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Scrubs and Sandwiches: Researchers pinpoint best reasons to gown up against MRSA

Scrubs and Sandwiches: Researchers pinpoint best reasons to gown up against MRSA

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One of the big missing pieces in the fight against health care-associated infections are strong, clear guidelines on when protective gear is warranted.

The Centers for Disease Control and Prevention offers a set of Isolation Guidelines, but these are too fuzzy to help in many situations. They essentially throw the decision back to the facility, telling health care providers that they should wear gowns, gloves and other “contact precautions” depending on the mix of patients in their facility. The guidelines say, “Individual facilities should seek appropriate guidance and adopt effective measures that fit their circumstances and needs.”

Imagine the dilemma faced by a small nursing home trying to do the right thing and finding out that the only guidance is no guidance.

Enter Dr. Mary-Claire Roghmann from the Department of Epidemiology and Public Health at the University of Maryland School of Medicine and her colleagues there and at the University of Michigan Medical School.

Roghmann examined the transmission of MRSA between nursing home residents and health care workers in 13 facilities and then made recommendations based on what she and her colleagues found. Here are three key takeaways from her study, published in Infection Control and Hospital Epidemiology.

1. Everyday activities in nursing homes can pose huge health risks. Roghmann and colleagues found that there were activities that posed no risk and some that had a risk potential as great as 37 percent. The highest risk activities were: dressing the resident, transferring the resident from one area to another, providing hygiene that included brushing teeth and combing hair, changing linens, and changing adult diapers. So what was low risk? You might be surprised to learn that giving medications to the residents was low risk, along with performing glucose monitoring.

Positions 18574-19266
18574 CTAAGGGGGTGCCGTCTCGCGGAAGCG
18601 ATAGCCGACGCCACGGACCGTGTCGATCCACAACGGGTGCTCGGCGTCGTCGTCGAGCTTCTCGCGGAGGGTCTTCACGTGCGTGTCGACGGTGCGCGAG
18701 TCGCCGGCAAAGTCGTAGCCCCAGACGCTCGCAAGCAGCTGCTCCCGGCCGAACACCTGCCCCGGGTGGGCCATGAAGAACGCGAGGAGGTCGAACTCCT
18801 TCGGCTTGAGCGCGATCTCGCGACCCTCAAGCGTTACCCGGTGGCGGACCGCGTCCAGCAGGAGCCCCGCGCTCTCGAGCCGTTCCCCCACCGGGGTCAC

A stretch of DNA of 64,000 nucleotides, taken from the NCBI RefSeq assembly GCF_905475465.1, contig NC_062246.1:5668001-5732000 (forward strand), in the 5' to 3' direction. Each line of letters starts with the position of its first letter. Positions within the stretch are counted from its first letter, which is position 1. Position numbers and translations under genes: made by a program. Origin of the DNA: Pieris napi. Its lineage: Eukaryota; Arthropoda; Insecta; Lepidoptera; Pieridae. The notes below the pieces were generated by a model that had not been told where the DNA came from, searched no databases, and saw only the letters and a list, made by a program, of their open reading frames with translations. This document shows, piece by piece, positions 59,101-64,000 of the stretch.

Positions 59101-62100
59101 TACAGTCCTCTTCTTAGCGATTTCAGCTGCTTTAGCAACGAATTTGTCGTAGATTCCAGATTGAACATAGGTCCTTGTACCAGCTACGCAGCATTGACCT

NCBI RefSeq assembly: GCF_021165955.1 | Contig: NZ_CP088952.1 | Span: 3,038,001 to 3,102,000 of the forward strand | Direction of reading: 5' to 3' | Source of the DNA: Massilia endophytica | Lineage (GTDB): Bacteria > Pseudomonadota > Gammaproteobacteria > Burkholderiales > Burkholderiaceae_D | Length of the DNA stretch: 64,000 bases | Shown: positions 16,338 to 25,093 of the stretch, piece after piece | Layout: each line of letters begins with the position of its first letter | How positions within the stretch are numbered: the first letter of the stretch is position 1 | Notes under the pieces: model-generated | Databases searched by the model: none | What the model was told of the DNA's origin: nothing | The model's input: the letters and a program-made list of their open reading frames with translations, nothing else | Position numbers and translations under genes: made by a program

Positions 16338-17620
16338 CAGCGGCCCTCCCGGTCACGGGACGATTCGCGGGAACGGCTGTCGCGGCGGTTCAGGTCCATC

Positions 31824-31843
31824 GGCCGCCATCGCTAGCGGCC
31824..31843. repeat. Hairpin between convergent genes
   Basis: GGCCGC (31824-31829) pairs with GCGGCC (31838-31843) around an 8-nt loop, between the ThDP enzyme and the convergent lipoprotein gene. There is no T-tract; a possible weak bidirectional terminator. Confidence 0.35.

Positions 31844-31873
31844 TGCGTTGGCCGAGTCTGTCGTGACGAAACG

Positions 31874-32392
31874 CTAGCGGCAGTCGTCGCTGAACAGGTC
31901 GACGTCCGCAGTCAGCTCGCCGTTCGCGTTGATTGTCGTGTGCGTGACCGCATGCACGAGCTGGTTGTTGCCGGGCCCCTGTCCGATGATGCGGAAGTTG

2. The resident’s condition directly ties to the risk for MRSA transmission. The researchers went into the study assuming that the biggest risks would be in situations where patients had open wounds or dripping noses. They actually found those conditions to be quite rare. So they looked at other factors, such as incontinence and skin breakdown. Interestingly, they found that residents who were incontinent did not pose a greater risk of MRSA transmission, but skin breakdown did increase the risk when they were being transferred, having their diapers changed, or being dressed.

3. Gloves and gowns should be worn during the newly defined high-risk activities. The researchers said that when health care workers are performing high-risk activities as defined in point one above, and especially when working with patients with higher risk conditions defined in point two, they should put on gowns and gloves. They note that “under standard precautions, gowns and gloves are not recommended to be worn for what we define here as high-risk care.”  

“The goal of our research was to determine the most important times to wear gowns and gloves in nursing homes by measuring the risk of MRSA contamination during different types of care,” Roghmann said in a prepared statement. “Our study, for the first time, defines the type of care that increases the risk of transmission and suggests modifications to the current indications of gown and glove use.”

It will be interesting to see how researchers use this work as a new baseline for assessing MRSA transmission risks in other areas, including the topic that Antidote readers will know well: health care workers wearing scrubs outside the health care setting.

Related post

Scrubs and Sandwiches: One mom’s innovative germ-fighting idea

Photo by Jeffrey Smith via Flickr.

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